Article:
Cruzan v. Director, Missouri Dept. of Health
497 U.S. 261 (1989)
- Cruzan was involved in a car crash and ended up in a ‘persistent vegetative state’. Her parents asked the hospital to withdraw the feeding tube to let her die.
- Cruzan was breathing on her own, but had no cognitive functions.
- The hospital told the parents to get a court order.
- Cruzan’s parents went to court and asked for an order to remove the feeding tube.
- Cruzan’s parents argued that Cruzan had stated to her roommate that she didn’t want to be kept alive artificially.
- The Trial Court granted the order to remove the feeding tube. Missouri appealed.
- The Trial Court found that a person in Cruzan’s condition had a fundamental right to refuse or withdraw “death prolonging procedures.”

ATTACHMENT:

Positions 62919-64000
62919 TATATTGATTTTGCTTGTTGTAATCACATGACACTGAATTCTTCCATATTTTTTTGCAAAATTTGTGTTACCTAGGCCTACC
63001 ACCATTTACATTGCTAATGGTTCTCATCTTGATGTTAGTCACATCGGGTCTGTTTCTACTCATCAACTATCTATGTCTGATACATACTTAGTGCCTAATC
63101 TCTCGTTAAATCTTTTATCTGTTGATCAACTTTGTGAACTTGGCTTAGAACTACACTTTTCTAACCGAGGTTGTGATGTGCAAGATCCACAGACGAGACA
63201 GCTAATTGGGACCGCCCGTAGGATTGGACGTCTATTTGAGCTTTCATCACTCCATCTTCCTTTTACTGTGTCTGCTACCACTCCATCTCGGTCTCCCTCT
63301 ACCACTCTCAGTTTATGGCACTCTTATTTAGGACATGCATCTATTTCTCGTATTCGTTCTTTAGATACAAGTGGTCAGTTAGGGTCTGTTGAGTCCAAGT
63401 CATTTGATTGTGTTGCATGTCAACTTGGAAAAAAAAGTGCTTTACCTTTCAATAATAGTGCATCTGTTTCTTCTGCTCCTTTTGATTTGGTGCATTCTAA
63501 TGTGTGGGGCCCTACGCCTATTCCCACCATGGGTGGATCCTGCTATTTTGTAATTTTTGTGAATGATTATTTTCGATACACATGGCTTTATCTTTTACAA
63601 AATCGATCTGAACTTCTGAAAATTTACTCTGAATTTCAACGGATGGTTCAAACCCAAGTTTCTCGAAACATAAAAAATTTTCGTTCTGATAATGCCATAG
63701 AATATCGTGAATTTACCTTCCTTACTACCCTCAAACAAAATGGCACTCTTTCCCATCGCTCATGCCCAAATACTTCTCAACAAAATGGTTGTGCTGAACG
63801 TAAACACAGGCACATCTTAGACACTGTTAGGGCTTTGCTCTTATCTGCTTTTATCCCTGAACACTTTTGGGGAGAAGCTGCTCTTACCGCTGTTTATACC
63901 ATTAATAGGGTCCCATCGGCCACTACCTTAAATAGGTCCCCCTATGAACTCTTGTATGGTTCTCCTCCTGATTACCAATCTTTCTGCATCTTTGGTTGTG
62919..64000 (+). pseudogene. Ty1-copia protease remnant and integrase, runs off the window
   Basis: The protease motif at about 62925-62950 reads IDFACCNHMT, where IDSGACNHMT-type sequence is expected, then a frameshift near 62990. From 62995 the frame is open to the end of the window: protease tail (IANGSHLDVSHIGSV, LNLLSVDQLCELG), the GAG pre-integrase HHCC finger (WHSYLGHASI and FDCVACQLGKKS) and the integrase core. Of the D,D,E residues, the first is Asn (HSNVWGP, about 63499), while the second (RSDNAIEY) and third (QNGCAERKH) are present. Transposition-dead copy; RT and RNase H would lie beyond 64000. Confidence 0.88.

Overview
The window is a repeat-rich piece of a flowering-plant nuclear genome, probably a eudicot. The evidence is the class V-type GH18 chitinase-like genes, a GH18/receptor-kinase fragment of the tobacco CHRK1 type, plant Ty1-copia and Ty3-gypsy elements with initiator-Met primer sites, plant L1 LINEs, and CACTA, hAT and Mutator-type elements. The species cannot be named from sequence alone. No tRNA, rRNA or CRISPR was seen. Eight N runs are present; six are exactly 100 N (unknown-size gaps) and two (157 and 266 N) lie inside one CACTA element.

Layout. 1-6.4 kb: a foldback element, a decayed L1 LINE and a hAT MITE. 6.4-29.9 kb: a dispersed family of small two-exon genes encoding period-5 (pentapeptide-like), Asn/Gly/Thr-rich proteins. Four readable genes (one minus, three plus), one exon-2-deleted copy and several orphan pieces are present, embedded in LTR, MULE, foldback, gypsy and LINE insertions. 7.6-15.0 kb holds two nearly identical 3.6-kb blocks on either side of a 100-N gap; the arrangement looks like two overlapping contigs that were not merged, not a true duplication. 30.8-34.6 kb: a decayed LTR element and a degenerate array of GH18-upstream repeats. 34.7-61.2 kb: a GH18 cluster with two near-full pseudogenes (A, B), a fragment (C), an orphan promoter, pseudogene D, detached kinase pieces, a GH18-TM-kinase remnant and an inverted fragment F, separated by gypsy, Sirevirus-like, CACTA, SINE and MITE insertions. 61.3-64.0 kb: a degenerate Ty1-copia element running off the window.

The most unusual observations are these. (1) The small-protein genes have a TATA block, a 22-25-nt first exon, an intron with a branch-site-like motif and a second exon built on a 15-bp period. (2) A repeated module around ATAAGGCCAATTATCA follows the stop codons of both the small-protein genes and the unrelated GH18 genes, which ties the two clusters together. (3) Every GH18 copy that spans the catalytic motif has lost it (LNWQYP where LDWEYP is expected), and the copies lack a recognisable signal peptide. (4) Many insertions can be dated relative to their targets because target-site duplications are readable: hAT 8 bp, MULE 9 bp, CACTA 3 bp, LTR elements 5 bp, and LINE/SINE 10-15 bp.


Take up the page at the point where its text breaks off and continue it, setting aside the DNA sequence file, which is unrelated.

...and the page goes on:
- The Missouri Supreme Court reversed. Cruzan’s parents appealed.
- The Missouri Supreme Court found that Cruzan’s out-of-court statements regarding her wishes were unreliable (aka hearsay) and insufficient to support her parents’ claim to exercise judgment on her behalf.
- The Court found that there must be clear and convincing evidence of a person’s wishes before treatment can be withdrawn.
- The US Supreme Court affirmed.
- The US Supreme Court found that a competent person has a constitutionally protected right to refuse lifesaving treatment.
- However, the Court found that an incompetent person cannot make an informed and voluntary choice, and requires a surrogate to make that choice for them.
- The Court found that Missouri’s procedural requirement that there is clear and convincing evidence of the incompetent person’s wishes was not a violation of the person’s constitutional rights.